Robopoets: Americans See Robot-Created Art On The Horizon
Walt Whitbot, Evelyn Waugh5000, and Ee.e. Cummings might be on the way, as a recent Pew study shows 51% of surveyed Americans believe that within the next 50 years machines will be able to create art that is indistinguishable from pieces created by humans.
The important thing to highlight there, machines will not only create art, but their art will be on a human level.
To put it in perspective, 39% of Americans believe that teleportation will be possible within that same time period, 33% expect that humans will be able to colonize other planets, while 81% believe that we will develop the ability to grow custom replacements for failing human organs.
Perhaps more interesting, a Huffington Post article explored the question of how people might feel about Jack Kerouac 2.0. Oscar Schwartz, a doctorate student working on a dissertation regarding robot art:
We’re emotionally and philosophically ready to deal with the idea of computers generating art. That's for a number of reasons, probably first and foremost of which is our constant proximity to technology and how integrated it is to our daily lives. When that starts to happen, people would probably start creating emotional bonds with various pieces of technology and feeling human-like things toward their devices.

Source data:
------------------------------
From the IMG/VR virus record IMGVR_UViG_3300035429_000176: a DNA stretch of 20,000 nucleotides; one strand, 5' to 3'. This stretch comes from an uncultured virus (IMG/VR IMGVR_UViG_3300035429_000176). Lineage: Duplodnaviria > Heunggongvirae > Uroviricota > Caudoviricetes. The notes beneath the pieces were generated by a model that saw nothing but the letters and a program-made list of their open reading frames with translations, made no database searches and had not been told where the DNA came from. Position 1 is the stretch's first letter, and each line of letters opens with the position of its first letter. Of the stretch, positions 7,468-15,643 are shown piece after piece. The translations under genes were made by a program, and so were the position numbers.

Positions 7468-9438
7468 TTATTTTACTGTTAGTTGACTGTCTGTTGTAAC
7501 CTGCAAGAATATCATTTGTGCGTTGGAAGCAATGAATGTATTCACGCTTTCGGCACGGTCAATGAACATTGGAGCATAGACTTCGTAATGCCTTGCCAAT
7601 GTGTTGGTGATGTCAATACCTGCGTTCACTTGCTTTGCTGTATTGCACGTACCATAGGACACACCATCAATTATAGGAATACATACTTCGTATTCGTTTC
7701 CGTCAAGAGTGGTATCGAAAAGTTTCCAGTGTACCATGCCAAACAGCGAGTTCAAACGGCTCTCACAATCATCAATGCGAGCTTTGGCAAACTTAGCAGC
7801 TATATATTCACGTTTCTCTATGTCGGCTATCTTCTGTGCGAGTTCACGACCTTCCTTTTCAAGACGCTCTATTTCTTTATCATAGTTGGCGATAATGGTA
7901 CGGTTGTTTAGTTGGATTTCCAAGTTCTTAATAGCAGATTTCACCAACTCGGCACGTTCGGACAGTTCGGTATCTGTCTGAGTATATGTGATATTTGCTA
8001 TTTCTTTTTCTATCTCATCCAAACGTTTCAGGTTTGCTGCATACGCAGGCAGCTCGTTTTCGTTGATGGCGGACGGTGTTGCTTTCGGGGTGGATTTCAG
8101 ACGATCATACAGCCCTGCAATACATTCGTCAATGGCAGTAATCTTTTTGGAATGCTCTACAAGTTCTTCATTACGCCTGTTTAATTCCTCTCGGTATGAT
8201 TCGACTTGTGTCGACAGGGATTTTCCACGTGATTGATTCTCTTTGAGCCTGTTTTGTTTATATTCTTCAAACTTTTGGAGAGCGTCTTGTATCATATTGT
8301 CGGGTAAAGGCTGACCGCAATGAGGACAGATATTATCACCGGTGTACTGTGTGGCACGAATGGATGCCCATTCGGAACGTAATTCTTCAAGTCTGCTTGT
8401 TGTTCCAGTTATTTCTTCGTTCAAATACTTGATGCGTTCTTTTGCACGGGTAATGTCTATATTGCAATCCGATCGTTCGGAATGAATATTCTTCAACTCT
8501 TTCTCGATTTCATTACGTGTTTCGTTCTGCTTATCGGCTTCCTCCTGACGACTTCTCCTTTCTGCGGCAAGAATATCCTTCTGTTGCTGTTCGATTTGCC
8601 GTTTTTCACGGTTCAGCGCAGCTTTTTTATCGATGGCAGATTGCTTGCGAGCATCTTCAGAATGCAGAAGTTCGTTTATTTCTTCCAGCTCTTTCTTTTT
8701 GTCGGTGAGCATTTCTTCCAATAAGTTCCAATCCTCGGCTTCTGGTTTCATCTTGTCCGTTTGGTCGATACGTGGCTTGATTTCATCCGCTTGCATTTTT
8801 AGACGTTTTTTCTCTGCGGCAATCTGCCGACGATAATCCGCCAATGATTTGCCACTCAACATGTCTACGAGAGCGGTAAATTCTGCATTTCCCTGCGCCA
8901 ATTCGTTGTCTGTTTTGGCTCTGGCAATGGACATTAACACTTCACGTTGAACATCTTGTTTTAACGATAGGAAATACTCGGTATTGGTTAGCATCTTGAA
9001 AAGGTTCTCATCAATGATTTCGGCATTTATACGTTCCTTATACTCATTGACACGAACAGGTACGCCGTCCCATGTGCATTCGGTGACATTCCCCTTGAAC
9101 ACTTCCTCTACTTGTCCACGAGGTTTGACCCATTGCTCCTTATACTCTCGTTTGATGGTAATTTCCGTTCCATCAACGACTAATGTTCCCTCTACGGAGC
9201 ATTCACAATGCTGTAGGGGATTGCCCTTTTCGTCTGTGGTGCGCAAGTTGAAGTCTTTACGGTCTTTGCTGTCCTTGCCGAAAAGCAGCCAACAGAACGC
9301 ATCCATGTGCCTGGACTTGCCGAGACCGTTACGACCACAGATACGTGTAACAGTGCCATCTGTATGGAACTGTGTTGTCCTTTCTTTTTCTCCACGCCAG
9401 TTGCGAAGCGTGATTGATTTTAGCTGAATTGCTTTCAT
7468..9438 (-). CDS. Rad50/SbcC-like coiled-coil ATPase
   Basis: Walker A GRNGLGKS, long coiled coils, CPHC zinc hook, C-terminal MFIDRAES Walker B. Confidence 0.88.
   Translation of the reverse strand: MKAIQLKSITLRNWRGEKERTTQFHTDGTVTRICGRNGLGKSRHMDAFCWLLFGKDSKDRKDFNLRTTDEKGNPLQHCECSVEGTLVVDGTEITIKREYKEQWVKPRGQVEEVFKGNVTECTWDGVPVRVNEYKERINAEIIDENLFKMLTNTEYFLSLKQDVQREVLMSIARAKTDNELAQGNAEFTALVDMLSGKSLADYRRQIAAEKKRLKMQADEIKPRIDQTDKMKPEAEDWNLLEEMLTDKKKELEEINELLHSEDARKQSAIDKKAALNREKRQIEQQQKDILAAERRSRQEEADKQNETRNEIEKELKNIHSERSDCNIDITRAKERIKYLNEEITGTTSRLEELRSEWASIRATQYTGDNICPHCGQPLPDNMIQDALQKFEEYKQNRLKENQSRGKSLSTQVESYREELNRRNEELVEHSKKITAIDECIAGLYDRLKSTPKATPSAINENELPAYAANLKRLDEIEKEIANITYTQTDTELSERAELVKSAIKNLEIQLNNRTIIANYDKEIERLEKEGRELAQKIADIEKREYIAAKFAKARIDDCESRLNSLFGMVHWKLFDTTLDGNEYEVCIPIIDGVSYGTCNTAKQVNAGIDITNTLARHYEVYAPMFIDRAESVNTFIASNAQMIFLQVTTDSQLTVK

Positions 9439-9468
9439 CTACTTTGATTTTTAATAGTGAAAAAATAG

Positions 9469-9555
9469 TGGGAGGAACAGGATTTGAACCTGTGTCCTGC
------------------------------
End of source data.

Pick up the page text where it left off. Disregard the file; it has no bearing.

The study shows a definite split on technology when it comes to improving our lives and what that looks like. Only 20% would be willing to eat meat grown in a lab. 72% would refuse brain implants to improve memory or mental capacity. 30% believe that improvements in technology will make our lives worse than they are today.
If you're curious how far along robot poetry is today, check out Schwartz's Bot or Not. Along the same lines, the Hemingway App blurs the lines between what we know about prose and how we feel about it.
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